How to Repair a Scratched Fiberglass Boat

By Kimberly Johnson

Many modern boats are manufactured out of fiberglass because of its durability and water resistance. However, while fiberglass boat hulls are long lasting, they are susceptible to scratches, especially on the outside where they hit docks, rocks and other obstructions. Repairing fiberglass scratches requires only minor abrasion if they are shallow. Deeper fiberglass scratches require a more extensive repair, but boat owners can typically perform the process themselves without professional assistance.

List of Items Needed

  • Water
  • Hand-held rotary tool
  • 150-, 220-, 400-, and 600-grit sanding accessory
  • Flat, dull blade
  • Cloths
  • Styrene
  • Paste form gel coat with hardener
  • Paint stirrer or Popsicle stick
  • Flexible, plastic putty knife
  • Clear plastic
  • Painter's tape
  • Rubbing alcohol
  1. Dampen the scratched area of the boat. Install a 200- to 600-grit sanding accessory onto a hand-held rotary tool. Move the wheel over the scratch in circular motions using only gentle pressure. Continue for 10 to 20 seconds to see if this removes the scratch. If the scratch is still present, continue with the removal process.

  2. Insert the blade of a flat, dull blade into the the center of the crack and pull it along the bottom of it two or three times with firm pressure. This widens the crack slightly allowing for a more secure bond.

  3. Open a bottle of styrene and apply 1 tsp. to a cloth. Wipe the surface of the crack thoroughly with the cloth to reactivate the old gel coat.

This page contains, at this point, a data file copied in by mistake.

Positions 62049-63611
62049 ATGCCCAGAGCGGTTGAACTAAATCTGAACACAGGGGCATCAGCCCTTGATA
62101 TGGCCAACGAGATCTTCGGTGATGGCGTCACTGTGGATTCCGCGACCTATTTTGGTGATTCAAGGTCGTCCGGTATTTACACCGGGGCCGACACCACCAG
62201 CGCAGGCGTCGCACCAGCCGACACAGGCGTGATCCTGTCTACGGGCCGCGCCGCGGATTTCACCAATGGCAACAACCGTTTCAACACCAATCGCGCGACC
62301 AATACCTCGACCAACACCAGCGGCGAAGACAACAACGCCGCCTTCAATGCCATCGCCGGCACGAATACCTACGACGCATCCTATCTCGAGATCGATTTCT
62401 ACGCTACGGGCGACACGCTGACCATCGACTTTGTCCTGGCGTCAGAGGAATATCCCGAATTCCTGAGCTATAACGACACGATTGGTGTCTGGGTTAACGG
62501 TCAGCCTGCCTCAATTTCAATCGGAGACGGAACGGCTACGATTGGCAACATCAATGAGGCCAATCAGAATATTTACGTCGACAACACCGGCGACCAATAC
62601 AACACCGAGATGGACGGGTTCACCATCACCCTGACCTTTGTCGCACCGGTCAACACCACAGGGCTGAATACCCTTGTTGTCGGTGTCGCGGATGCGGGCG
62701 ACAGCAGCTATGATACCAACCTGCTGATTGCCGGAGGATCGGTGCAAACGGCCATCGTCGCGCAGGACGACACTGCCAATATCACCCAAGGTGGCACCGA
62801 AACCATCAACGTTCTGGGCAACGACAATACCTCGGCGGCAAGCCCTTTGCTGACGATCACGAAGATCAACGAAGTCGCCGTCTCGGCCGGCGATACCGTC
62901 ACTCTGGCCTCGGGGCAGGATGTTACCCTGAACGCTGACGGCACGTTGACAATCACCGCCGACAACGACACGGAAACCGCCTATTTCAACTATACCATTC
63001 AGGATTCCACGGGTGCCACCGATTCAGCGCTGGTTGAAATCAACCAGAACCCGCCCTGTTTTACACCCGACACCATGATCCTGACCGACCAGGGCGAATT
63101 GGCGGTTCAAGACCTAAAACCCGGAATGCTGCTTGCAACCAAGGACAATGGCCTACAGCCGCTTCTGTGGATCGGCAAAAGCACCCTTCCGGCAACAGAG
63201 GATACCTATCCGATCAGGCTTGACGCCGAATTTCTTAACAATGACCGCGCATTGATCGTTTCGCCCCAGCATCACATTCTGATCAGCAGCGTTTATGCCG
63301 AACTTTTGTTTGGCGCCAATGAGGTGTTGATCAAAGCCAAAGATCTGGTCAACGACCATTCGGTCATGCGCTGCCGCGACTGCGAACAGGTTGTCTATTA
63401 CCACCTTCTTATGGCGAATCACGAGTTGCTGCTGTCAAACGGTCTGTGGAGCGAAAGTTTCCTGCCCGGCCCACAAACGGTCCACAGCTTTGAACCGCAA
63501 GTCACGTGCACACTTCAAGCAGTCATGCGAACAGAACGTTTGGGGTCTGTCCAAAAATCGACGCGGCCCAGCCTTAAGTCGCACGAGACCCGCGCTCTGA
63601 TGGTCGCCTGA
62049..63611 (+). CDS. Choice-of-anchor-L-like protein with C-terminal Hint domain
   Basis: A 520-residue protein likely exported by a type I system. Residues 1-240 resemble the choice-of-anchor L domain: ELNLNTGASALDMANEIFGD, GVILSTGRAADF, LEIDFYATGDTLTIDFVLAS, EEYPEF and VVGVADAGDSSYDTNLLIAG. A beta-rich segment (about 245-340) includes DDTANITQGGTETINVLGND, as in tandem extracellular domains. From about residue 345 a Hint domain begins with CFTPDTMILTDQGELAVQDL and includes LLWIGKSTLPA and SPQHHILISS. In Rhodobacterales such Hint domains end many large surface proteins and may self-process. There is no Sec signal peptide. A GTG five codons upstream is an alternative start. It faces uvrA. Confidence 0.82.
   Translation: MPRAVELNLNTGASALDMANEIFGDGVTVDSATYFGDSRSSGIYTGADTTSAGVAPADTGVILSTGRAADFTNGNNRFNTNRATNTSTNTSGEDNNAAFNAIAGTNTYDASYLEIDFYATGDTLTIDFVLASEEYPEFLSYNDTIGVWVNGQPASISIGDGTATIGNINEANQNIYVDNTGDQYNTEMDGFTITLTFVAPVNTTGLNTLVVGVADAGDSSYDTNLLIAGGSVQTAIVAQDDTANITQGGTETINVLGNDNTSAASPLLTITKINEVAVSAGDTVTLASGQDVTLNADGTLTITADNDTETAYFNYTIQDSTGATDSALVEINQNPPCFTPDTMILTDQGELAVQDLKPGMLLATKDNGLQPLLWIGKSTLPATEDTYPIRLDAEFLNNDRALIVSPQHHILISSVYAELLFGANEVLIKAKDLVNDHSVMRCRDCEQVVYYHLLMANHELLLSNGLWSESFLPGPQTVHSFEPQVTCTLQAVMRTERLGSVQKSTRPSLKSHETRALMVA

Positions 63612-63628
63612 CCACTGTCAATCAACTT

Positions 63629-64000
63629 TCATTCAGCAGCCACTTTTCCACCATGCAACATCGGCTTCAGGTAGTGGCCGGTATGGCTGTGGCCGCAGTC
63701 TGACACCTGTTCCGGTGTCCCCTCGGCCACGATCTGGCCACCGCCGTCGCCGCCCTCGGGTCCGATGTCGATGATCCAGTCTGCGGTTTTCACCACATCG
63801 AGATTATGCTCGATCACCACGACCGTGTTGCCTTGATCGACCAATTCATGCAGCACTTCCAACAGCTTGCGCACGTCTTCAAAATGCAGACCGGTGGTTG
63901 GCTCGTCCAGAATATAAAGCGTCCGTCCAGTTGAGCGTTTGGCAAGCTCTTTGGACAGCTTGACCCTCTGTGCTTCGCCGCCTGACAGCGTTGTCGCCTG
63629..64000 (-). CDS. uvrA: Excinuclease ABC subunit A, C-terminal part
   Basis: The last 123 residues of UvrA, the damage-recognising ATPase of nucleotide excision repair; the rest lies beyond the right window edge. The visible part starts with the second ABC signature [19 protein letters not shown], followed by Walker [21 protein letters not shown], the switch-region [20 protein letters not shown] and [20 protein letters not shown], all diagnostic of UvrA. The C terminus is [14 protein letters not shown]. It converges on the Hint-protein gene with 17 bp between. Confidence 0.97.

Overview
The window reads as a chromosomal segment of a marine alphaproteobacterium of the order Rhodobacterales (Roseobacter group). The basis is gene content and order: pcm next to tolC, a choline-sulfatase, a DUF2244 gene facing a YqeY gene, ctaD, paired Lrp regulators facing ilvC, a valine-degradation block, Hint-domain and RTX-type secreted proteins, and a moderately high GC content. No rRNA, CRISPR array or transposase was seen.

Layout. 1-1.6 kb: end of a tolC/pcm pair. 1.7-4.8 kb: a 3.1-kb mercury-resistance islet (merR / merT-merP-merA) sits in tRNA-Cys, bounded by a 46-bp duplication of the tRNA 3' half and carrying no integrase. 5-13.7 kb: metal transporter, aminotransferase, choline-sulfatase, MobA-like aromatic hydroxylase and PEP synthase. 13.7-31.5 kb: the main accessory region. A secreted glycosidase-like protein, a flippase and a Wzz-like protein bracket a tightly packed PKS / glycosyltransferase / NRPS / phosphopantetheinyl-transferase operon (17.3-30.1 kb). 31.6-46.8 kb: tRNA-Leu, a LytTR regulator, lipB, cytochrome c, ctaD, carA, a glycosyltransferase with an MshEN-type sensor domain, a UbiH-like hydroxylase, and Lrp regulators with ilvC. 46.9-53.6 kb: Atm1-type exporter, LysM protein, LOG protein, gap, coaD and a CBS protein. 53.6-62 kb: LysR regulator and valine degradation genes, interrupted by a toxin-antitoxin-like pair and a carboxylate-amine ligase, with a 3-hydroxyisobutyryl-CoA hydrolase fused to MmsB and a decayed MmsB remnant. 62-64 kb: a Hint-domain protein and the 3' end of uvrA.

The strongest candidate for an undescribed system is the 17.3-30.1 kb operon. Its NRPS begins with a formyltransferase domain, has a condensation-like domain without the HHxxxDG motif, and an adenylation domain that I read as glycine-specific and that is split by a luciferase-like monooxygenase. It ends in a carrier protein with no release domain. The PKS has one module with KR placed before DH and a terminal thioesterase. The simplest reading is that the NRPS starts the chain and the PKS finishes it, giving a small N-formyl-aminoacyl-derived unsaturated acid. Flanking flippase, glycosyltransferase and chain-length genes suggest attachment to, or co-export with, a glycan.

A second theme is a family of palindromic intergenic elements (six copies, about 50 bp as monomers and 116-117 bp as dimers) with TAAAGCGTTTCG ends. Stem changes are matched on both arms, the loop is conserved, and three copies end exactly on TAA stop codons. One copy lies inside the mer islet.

4. Mix the gel coat with the hardener that comes with it using the manufacturer's instructions. Typically, you will add 1 to 2 percent of the hardener. Stir the mixture up well with a paint stirrer, or a Popsicle stick for small amounts.

  5. Scoop up 1 to 2 tsp. of the gel coat mixture using the flexible putty knife. Press it into the crack to fill it completely. Once the crack is completely filled, run the knife across the top of the crack to scrape off the excess. The gel coat should bulge up slightly by 1/8 inch or so.

  6. Cover the repair area with a piece of clear plastic taped along the edges with painter's tape. Allow the repair to dry for 24 hours and then remove the plastic.

  7. Attach a 150-grit sanding accessory to a hand-held rotary tool and sand the surface of the repair to smooth it until it is flush with the surrounding surface. Then switch to a 220-grit sanding accessory and dampen the surface. Sand the repair again to remove any grooves caused by the first sanding.

  8. Switch to a 400-grit sanding accessory and repeat the process. Complete the repair by sanding it with a 600-grit sanding accessory.

  9. Wipe the boat hull with a cloth to remove the moisture. Apply 1 to 2 tsp. of rubbing alcohol to the cloth and buff the repair until it shines.

© Demand Media 2011